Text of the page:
weed growing through crack in pavementThe path toward meaningful change can often feel like groping in the dark for a light switch that you know is there, but can’t find. The pain of not knowing how to move forward can be unbearable.

Nobody wants pain.

We are hard wired to avoid it at all costs. Most of our actions are intended to produce the most positive and beneficial outcome, and to avoid what’s undesirable. However, despite our best efforts, as soon as we are born, we are destined to go through pain in some shape or form.


Lies at the root of our experience of pain. Feeling stuck with something that we don’t want, or wanting something that we don’t have are both manifestations of resistance to what is. Most of us who face this irresolvable paradox try to run, fight, avoid, or transmute pain into blame, shame, and other pleasure seeking or mind-numbing behaviours.

Pause for Awareness

By putting our attention on the awareness that underlies the stormy sea of our endless thoughts, sensations, and feelings we can experience peace with what is. It requires powerful intention, but ultimately when we can relax and allow ourselves to feel what we feel, it becomes apparent that we are being held by something much bigger than our interpretations and judgments. When we can pause before getting overwhelmed by emotional reactions, our inner wisdom eventually shines through.

Deep Listening

When I work with people who are in pain and want to get out of it, the first thing I do is practice deep listening. When my body language, words, and silence reflect deep listening, I communicate, “I am here with you. I am letting in what you feel, and you are not alone”. Opiates, our body’s natural pain killers, alleviate our pain by reducing not the physical, but the emotional impact of pain. Deep listening is similar –  it doesn’t remove pain, but feeling safe to feel, and not alone, changes our perspective.

Secure Attachment & Emotional Stability

Deep listening is similar to the attunement that a child feels with a loving parent. The amygdala, the threat detection system of the brain, can deactivate  through the attunement we receive during our developmental years. “Secure attachment”, a well researched neurological process, faciliates the neural pruning that allows us to effectively manage our emotions. In the absence of secure attachment, the experience of emotional stability is more challenging.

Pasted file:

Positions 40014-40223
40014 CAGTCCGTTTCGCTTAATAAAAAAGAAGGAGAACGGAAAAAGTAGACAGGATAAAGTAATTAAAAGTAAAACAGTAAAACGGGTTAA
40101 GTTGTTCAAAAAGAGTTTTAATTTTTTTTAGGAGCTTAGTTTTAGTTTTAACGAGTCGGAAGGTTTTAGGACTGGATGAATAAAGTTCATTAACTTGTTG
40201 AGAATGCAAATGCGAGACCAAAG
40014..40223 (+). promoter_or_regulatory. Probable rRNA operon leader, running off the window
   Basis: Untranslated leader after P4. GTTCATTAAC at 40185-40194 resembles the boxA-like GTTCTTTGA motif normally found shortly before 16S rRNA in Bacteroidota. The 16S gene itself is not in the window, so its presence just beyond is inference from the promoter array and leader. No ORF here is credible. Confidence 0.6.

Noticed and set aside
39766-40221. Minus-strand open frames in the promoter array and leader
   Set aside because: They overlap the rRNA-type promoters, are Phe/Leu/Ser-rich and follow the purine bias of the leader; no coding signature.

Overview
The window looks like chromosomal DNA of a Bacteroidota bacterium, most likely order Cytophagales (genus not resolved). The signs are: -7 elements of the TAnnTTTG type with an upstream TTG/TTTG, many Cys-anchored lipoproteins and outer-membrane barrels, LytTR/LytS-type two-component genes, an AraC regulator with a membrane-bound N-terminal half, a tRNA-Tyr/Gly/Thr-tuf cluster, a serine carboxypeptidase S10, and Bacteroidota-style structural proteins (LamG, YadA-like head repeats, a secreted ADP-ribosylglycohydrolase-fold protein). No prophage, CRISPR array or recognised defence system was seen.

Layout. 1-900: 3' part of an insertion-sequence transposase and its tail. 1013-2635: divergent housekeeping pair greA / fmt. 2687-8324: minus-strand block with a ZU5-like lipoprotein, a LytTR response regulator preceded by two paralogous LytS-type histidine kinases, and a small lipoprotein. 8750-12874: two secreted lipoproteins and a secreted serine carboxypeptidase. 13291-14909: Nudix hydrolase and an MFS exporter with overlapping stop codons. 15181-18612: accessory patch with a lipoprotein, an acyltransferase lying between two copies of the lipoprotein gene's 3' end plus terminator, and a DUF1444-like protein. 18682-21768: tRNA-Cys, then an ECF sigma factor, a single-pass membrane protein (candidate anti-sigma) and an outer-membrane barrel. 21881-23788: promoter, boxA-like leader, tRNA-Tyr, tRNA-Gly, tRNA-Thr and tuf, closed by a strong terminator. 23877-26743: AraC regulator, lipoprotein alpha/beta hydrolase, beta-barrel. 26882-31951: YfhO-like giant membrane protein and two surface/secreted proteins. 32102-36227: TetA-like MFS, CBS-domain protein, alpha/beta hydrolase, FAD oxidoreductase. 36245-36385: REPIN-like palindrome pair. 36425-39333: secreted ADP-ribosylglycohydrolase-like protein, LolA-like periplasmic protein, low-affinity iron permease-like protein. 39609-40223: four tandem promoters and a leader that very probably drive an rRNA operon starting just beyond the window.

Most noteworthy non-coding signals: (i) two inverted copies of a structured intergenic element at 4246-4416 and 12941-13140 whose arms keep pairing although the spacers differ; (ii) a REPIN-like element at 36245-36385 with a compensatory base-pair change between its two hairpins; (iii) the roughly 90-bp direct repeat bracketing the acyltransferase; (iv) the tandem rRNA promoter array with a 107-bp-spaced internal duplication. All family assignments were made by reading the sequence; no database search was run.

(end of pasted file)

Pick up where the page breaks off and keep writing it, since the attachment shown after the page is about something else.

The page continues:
It’s Ok to Feel It

To feel that it is ok to be in pain is rare. Many of us were taught to repress unpleasant feelings, and are afraid to feel vulnerable. When we feel weak and broken, we put on a brave face, and reveal very little of our true experience.

When we do share our struggle with the people in our lives, they often rush to offer endless suggestions, and quiz us to make sure we are doing everything possible to get out of pain. They mean well. They love and care for us, and really want to help us find relief. Unfortunately when we are on the precipice of a big and meaningful shift, advice and problem-solving aren’t helpful.

The Shadow

When I was six years old I experienced a loss that changed my world view. Beliefs such as, “I can’t trust anyone”, and “I have to take care of everyone because no one will take care of me” grew unseen. These beliefs developed to protect me but they also caused me to have a distorted view of myself in relation to others.

In Jungian psychology the entity that harbours distorted beliefs is known as “the shadow”.  As a prism bends the light, in a similar way our shadow gets us to see the world not as it is, but as we have internalized it.

As James Hollis explains,

“We look at the world through certain prisms: the prism of the family of origin and its psychology and dynamics, and its powerful messages. We are subject to our biological ancestry. We are at the mercy of socioeconomic, educational, religious and cultural forces are in our environment at any moment.”

For myself, and for many of the people I work with, the first step on a path of meaningful change is to recognize that habit patterns that, at one time adaptive, no longer serve us. Deep listening allows us to take a new perspective, be at peace with what is, and take steps toward our authentic self.

Inspired by:
James Hollis (2005), Finding Meaning in the Second Half of Life, Gotham Books.
Gabor Mate (2010), In the Realm of the Hungry Ghosts, North Atlantic Books.
Teal Swan and Matt Khan’s interview (https://www.youtube.com/watch?v=lAR3k8ReMac)